Sismología aims to provide students with methods of applied seismology and terrestrial and marine seismic. They work on digital seismic data acquisition, methods of refraction and reflection, basic interpretation, and elements of seismic migration and Terrestrial radar (GPR).

Volcanology (GL611)
Volcanología gives students information on the natural endogen forces and the expression of volcanic phenomena. Chile is within the “fire belt of the Pacific” and has an enormous amount of volcanoes from the north to the south and many of them are active. This class is taught by Professor Miguel Angel Parada  Reyes,   Ph.D. in Geology  from Tohoku University in Japan, and a specialist in Petrology, Geology, and Geochemistry.

Harvard College students interested in Public Health at Pontificia Universidad Católica may find the following courses particularly interesting:

° Nutrition and Public Health I (MNU4021)
This course exposes students to a detailed analysis of the characteristics of the evolution of infirmities and nutritional problems in Chile, Latin America, and the world. The class covers topics such as specific nutritional problems and their treatment, health programs, and demographic transition trends in nutrition and health. This class is taught by Professor Jaime Rozowski.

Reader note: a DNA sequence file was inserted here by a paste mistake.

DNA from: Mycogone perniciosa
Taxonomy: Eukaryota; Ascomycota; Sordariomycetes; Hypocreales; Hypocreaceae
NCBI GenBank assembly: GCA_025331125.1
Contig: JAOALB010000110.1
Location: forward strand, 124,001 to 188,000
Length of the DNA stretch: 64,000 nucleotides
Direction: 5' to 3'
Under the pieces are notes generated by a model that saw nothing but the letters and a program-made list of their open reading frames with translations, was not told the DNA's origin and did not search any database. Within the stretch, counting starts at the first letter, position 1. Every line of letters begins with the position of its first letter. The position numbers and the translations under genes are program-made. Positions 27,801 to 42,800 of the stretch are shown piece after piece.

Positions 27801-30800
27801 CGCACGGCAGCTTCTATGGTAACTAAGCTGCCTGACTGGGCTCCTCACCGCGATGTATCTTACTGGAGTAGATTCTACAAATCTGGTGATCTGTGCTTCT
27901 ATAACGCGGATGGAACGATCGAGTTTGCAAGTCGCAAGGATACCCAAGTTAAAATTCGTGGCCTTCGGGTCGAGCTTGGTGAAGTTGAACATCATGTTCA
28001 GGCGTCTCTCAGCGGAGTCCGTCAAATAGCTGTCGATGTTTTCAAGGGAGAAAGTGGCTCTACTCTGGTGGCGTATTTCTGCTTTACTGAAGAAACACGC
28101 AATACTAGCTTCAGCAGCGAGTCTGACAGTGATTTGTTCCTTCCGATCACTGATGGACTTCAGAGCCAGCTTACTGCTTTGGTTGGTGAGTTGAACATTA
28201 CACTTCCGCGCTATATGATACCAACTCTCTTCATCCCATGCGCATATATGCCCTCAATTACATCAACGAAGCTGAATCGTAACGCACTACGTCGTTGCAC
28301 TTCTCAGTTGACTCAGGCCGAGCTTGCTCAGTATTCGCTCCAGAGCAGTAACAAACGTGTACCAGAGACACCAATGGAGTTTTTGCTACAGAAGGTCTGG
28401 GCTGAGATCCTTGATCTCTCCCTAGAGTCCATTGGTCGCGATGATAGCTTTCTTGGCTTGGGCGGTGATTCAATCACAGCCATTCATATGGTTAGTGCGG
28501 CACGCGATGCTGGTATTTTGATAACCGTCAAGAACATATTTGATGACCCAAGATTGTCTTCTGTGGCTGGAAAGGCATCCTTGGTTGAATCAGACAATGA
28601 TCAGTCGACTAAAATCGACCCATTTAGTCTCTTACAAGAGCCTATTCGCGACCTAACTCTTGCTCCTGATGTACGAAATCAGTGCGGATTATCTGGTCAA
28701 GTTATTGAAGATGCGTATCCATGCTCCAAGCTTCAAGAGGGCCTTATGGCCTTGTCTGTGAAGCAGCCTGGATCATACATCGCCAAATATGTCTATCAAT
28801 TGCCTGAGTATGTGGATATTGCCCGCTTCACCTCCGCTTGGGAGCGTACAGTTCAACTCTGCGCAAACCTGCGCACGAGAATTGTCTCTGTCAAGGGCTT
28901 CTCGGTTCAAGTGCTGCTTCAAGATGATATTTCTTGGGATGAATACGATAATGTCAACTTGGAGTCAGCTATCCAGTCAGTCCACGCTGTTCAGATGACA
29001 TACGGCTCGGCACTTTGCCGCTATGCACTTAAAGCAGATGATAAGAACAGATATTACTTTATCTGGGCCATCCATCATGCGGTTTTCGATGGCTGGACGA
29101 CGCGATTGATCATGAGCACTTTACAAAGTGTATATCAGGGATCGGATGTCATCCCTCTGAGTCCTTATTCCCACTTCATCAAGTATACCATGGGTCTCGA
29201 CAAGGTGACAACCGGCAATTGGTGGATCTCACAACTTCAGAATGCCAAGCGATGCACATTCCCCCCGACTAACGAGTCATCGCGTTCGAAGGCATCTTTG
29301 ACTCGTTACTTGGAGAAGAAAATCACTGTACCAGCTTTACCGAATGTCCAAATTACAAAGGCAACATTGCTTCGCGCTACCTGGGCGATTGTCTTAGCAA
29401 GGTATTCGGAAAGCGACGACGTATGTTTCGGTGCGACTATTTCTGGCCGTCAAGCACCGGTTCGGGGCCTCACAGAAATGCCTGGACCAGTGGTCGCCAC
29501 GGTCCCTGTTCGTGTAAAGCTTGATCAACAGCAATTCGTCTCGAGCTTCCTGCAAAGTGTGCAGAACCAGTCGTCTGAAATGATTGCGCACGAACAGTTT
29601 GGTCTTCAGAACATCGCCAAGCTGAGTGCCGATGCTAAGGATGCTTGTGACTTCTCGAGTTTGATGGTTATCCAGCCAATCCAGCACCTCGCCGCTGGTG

° Public Health and Nutritional Epidemiology (MNU6020)
This course proposes to deepen the knowledge of advanced epidemiology, the relation between nutrition and the evolution of chronic infirmities, current actions undertaken by international organizations, and economic factors that influence these actions. This class is taught by Professor Jaime Rozowski.

° Intercultural Health (ENF1126)
This course provides the student with conceptual and descriptive elements introduced by sociology and anthropology concerning society and culture to better comprehend the human begin and its relation with the social and cultural living environment. The course deepens the idea and dynamic of the social and cultural phenomenon that effects individuals, groups, and communities, with a strong emphasis on aspects relating to health.

° Nursing and Social Sciences (ENF1125)